The last thing anyone needs when gardening is loose fitting gloves. It makes every task that bit more difficult, as you struggle to get a good grip on anything while they are more likely to fall off. At the same time, you don’t want gloves that are too tight - a good fit is generally snug but not overly tight.
You want your fingertips to be very close to the end of the glove but not so much that the gloves are constantly rubbing against them. Conversely, too much space at the fingertips reduces your grip, so it’s about finding a happy medium between the two.
Similarly, the webbing sections between the fingers should fit well but not too tight, otherwise your hands may start chafing which is very uncomfortable and quite sore.
Avoid unisex gloves as men’s hands are generally much larger than women’s, so these rarely give a comfortable fit unless your hand falls in between average sizes for men and women. For buying online, check for size guides wherever possible.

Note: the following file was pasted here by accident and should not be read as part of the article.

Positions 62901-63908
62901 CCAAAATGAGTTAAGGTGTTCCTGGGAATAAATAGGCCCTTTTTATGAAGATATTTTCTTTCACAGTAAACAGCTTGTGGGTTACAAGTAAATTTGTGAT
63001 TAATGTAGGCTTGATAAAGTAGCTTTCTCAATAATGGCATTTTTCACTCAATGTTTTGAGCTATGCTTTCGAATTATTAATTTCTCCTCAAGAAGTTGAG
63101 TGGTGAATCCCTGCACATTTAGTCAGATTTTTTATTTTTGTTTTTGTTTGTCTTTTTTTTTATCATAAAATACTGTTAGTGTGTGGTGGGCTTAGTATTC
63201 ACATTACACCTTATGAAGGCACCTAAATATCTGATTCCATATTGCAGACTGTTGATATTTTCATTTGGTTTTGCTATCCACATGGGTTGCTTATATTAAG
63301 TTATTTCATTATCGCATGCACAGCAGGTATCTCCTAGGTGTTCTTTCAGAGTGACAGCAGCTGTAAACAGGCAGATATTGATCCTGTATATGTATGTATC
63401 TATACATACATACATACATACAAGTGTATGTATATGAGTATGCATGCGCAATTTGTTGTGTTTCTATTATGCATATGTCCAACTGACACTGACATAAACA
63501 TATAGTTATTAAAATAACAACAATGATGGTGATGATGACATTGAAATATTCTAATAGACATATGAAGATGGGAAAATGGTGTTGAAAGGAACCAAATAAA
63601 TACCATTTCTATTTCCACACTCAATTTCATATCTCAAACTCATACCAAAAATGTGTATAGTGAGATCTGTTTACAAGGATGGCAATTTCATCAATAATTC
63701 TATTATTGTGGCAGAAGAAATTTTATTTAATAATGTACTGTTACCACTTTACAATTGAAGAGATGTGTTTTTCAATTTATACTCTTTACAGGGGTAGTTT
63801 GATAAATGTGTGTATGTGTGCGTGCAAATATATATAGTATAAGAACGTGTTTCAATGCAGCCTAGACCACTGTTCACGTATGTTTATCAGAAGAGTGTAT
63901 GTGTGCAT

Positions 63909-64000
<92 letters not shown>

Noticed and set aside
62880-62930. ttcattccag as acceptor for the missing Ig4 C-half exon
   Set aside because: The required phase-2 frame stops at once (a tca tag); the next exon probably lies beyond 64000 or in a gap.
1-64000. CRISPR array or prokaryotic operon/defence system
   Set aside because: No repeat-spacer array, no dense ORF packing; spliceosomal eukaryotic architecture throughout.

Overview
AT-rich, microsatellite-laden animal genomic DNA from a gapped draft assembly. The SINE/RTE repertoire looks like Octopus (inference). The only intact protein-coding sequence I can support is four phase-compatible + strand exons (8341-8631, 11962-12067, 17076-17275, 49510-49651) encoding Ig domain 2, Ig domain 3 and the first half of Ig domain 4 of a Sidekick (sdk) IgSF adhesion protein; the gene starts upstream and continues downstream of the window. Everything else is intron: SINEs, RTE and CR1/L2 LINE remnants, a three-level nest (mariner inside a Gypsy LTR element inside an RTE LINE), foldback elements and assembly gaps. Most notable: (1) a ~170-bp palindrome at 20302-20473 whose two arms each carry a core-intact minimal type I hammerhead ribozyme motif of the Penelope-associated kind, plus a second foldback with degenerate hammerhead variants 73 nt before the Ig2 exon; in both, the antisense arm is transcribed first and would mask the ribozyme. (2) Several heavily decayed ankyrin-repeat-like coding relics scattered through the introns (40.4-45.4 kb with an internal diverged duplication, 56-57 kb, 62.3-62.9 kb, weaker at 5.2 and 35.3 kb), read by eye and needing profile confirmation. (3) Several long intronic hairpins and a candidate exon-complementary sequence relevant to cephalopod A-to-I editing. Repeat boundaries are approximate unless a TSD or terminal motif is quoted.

You want gardening gloves that have enough give so you can move them around comfortably while still being protected. For instance, leather gloves are always going to be less flexible than cotton but will last much longer and offer more protection.
Never buy gloves that don’t allow you to bend your fingers or clench a fist, as they will make gardening that big tougher by limiting your dexterity. So, make sure the gloves offer enough freedom for your fingers and allow you to firmly grip objects.
If you have heavy-duty gardening tasks to complete, it may be worth investing in gloves with additional padding. These gloves offer padding around the palms and fingertips without restricting movement, giving you an extra layer of protection that is often needed for those harder tasks.
I am the editor of Lawn Mower Hut and produce most of the content on the site. I have over 25 years experience in the gardening industry and have worked in multiple roles throughout that time. My passions are gardening and golfing. If you have any questions please get in touch I will be happy to help.
Last update on 2022-02-21 / Affiliate links / Images from Amazon Product Advertising API